Drunk driving is a serious problem with serious consequences. It is important that all Illinois drivers be aware of the consequences of drunk driving.
Criminal consequences of a DWI charge include: bail and conditions of release from custody, jail time, probation, court-ordered chemical dependency evaluation, and random testing.
Jail time and fines vary based on the degree and circumstances of the DUI charge.
Probation is meant to help the DWI offender in reintegrating into society as a law abiding citizen. While on probation, offenders are subject to random drug and alcohol testing. They are also often required to obtain a chemical dependency evaluation and psychological assessment.
Chemical dependency evaluations are used to determine how dependent a person is on a chemical such as drugs or alcohol. These are very commonly required following a DUI charge. If a dependency is found, the DUI offender is usually required to seek treatment in the form of rehabilitation, Alcoholics Anonymous meetings, and other mandatory classes.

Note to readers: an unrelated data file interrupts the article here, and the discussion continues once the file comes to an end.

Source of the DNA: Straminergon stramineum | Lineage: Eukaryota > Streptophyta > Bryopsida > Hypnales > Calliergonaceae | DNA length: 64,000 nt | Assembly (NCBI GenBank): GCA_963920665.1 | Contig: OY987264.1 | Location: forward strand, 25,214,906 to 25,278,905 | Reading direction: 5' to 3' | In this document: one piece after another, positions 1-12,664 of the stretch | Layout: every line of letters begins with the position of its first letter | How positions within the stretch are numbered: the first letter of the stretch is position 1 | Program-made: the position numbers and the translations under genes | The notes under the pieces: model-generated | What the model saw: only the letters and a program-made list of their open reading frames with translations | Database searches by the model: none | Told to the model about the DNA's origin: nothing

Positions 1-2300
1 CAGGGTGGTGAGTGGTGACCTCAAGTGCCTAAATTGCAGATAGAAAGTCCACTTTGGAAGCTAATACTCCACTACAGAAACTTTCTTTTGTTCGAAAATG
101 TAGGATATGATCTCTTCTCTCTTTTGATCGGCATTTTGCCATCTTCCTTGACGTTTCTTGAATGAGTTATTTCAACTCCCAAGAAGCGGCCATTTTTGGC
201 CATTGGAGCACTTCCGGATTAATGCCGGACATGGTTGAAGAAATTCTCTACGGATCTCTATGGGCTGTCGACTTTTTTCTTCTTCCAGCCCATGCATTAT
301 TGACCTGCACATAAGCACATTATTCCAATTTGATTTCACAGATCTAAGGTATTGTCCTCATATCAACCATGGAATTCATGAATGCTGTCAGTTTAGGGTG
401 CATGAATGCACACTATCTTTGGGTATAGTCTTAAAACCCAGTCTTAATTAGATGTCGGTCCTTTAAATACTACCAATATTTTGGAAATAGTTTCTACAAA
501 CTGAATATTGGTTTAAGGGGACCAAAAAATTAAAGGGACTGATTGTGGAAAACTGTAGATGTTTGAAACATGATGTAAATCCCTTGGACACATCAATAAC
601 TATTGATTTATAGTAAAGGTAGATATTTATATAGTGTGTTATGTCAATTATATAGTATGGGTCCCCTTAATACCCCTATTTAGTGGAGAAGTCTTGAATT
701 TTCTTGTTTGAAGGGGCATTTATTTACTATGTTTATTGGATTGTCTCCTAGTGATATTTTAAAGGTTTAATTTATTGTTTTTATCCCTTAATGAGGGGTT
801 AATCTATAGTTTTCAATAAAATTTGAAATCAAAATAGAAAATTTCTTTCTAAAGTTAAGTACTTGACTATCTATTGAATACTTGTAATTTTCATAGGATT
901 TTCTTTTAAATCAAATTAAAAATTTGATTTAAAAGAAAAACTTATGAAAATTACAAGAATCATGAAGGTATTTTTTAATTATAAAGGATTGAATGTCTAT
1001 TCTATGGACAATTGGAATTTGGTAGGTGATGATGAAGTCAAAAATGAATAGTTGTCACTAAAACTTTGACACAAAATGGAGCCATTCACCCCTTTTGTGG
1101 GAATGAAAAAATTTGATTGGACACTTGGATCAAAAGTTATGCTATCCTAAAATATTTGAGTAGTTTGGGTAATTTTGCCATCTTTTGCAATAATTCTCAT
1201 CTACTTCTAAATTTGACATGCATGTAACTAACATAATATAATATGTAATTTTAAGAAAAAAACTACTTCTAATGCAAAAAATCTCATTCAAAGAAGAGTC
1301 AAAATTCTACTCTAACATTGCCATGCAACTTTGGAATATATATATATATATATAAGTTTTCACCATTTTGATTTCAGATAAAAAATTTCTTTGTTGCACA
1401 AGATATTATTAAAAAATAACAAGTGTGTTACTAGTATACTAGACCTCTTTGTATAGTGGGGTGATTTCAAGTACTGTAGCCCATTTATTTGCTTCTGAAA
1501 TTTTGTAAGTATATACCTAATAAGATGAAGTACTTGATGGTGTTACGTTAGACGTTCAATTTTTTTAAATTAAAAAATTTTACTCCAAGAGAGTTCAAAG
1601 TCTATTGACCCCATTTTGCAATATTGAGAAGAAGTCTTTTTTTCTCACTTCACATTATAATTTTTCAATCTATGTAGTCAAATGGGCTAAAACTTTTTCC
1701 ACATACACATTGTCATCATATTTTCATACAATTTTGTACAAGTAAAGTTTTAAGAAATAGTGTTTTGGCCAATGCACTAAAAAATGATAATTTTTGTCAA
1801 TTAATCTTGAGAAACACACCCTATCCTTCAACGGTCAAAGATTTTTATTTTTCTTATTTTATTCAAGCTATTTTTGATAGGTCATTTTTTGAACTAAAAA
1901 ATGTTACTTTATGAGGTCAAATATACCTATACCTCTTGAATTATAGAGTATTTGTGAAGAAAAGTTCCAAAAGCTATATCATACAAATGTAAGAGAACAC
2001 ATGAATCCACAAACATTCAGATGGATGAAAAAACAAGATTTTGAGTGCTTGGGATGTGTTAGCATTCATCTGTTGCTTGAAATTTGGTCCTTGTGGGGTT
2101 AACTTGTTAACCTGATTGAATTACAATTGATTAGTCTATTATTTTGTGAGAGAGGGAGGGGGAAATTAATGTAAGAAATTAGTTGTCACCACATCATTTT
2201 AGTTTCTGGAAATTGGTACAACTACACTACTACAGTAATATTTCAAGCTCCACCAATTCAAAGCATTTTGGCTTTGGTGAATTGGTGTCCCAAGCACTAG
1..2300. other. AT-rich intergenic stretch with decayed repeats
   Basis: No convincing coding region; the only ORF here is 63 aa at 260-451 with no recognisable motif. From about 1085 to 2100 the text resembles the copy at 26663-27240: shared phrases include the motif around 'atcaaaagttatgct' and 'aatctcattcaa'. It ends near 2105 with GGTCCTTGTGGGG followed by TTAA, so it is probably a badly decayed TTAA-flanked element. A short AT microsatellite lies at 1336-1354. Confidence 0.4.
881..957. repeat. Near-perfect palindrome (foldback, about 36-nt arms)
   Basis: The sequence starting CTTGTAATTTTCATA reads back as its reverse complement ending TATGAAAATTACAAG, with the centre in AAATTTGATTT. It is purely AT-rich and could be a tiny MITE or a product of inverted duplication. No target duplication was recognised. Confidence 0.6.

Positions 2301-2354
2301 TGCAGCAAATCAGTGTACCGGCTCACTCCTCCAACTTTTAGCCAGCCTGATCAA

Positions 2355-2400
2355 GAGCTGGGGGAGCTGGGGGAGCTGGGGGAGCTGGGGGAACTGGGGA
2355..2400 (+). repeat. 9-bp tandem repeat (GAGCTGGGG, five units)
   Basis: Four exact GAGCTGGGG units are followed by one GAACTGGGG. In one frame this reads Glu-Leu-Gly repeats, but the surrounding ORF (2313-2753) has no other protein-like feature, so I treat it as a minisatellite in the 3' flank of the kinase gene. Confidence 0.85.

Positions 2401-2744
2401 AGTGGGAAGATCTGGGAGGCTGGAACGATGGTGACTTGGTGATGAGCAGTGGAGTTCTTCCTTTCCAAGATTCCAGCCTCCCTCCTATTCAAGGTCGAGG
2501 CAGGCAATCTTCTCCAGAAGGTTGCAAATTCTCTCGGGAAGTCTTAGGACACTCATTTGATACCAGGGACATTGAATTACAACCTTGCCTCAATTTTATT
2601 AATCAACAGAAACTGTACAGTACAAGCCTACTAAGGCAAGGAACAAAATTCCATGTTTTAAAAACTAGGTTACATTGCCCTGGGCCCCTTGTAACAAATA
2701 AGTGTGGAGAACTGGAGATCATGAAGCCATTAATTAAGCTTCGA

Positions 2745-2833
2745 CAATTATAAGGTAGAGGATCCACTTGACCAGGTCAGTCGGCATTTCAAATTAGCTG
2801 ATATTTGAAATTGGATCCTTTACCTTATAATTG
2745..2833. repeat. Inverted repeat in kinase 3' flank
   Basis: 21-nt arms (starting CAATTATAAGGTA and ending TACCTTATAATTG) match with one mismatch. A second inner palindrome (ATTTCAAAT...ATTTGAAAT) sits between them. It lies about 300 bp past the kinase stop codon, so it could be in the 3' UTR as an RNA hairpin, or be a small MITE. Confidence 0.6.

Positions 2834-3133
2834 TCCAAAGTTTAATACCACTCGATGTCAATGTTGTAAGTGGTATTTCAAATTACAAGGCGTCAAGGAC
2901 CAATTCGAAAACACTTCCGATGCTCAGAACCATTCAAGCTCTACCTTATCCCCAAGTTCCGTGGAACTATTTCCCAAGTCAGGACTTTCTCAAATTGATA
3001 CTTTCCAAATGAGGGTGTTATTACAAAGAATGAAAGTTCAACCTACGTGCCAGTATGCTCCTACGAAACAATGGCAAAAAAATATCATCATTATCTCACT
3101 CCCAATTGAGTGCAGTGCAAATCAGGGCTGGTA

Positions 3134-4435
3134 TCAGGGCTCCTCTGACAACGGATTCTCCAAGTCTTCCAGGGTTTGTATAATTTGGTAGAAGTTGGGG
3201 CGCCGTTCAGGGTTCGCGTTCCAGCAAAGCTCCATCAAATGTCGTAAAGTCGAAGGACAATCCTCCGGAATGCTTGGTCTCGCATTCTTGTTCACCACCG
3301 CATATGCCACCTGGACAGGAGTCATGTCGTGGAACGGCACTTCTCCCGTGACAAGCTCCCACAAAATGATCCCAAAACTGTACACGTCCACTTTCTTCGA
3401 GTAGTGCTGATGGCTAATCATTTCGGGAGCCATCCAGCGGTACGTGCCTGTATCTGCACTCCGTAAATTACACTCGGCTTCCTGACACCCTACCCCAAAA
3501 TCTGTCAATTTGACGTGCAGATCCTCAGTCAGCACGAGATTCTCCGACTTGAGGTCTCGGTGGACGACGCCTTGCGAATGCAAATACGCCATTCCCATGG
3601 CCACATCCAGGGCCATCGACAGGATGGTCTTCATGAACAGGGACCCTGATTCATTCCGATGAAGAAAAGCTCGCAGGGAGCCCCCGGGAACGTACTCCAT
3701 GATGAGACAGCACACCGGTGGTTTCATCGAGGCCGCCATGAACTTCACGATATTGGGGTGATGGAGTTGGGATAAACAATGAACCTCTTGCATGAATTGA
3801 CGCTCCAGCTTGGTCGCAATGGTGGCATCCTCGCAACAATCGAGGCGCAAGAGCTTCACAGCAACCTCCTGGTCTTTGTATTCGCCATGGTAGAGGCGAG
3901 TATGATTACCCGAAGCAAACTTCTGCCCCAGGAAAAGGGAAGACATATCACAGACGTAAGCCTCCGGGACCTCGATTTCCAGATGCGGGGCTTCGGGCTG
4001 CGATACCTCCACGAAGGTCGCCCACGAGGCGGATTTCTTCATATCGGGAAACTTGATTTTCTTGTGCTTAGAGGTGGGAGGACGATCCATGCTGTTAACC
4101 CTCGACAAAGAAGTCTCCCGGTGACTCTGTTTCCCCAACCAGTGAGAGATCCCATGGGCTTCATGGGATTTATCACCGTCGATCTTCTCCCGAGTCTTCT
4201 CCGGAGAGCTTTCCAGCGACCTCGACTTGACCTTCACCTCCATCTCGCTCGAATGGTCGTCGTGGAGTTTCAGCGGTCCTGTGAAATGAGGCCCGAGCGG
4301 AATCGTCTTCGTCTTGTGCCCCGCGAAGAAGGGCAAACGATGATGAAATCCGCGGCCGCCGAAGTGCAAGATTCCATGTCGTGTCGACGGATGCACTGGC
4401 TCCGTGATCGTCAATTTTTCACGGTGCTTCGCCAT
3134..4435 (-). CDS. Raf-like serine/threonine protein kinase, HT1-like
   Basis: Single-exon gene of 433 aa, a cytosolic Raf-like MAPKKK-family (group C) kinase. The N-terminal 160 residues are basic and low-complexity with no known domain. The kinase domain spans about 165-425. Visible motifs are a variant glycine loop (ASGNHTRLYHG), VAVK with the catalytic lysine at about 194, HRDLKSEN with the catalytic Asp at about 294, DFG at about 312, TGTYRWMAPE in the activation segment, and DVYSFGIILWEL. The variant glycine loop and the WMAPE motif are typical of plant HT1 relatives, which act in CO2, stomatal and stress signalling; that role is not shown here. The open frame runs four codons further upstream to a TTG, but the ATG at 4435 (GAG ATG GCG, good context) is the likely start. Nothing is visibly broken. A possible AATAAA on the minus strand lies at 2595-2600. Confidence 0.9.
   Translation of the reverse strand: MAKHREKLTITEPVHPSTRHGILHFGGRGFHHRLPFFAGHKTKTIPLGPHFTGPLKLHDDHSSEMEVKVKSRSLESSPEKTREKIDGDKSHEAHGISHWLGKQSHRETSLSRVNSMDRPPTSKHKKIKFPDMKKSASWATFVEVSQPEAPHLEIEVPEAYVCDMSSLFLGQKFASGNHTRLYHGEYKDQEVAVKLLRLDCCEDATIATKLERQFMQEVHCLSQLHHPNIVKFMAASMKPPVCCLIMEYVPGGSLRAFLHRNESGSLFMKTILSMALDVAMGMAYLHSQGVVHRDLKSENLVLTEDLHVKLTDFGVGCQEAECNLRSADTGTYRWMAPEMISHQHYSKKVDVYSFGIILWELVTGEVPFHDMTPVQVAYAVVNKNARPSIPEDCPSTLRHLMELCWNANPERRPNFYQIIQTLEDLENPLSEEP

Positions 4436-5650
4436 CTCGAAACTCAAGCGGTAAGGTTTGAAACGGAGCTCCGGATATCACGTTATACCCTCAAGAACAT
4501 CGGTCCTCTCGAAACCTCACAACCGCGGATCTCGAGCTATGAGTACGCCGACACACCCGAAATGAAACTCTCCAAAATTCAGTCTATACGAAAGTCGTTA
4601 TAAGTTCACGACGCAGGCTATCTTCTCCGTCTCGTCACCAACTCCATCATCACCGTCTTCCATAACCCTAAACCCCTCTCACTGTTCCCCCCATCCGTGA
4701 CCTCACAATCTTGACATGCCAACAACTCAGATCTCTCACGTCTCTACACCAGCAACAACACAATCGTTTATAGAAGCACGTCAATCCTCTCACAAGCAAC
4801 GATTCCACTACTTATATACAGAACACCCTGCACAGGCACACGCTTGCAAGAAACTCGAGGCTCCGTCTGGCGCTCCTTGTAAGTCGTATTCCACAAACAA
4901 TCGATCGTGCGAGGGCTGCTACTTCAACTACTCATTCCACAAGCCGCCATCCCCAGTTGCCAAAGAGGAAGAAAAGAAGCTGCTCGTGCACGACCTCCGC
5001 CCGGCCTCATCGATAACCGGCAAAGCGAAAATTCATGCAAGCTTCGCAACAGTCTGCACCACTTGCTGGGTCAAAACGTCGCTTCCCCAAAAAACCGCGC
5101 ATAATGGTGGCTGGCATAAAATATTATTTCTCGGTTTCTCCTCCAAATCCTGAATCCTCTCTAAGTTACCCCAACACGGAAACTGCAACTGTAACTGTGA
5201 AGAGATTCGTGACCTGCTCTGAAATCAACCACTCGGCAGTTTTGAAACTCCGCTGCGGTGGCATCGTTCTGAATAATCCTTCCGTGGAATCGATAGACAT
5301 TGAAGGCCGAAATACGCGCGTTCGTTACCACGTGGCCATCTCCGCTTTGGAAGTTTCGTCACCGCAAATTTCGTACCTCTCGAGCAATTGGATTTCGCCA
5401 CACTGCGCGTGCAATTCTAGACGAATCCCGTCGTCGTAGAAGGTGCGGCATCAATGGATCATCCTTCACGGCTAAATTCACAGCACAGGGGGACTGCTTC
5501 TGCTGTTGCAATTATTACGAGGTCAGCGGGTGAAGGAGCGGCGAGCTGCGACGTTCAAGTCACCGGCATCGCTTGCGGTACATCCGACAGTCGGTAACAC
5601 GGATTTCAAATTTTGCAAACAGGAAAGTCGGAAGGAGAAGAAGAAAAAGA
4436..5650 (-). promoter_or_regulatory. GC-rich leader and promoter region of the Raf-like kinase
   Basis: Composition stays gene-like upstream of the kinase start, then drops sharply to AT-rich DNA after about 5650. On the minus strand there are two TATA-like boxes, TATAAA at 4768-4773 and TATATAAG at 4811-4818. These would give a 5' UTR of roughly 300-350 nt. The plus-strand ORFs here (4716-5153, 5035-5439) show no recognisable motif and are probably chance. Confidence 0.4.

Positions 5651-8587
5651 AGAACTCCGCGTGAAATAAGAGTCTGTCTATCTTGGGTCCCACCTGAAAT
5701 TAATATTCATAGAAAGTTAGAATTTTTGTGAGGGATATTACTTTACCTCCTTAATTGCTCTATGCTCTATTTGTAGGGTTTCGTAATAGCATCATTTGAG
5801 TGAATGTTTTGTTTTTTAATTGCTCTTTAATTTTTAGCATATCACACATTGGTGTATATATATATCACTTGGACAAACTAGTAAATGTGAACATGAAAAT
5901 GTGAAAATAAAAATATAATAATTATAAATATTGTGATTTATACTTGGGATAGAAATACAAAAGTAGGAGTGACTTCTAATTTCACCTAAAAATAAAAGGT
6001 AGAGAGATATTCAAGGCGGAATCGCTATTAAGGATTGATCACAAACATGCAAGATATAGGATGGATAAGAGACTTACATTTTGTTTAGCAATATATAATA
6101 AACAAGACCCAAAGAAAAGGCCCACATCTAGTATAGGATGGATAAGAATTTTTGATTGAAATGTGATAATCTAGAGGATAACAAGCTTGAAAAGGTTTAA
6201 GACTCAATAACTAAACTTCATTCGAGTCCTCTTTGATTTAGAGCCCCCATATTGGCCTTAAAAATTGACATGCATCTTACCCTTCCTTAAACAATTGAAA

Civil consequences of a DUI conviction include: driver’s license revocation, vehicle forfeiture, license plate impoundment, and increased insurance rates.
Driver’s license revocation is problematic for most people who rely on driving themselves to work every day, or driving their kids to school or daycare.
A vehicle used in the course of various DUI offenses may also have its license plates impounded. Plate impoundment is an administrative action, which means it can be imposed quickly, and in most cases occurs directly following the arrest. Impoundment happens at the time of the arrest if law enforcement revokes an eligible person’s driving privileges because the person failed or refuses to give a blood alcohol concentration test.
Insurance rates are severely impacted by having a DUI offense on your record. When you receive a DUI charge, two notations enter your traffic record. These notations are visible to insurance companies. When your insurance provider sees a DUI charge on your record they will either drop your coverage or offer you “risk insurance,” which is coverage with over inflated prices (usually around $2 – $10 thousand over the next 10 years).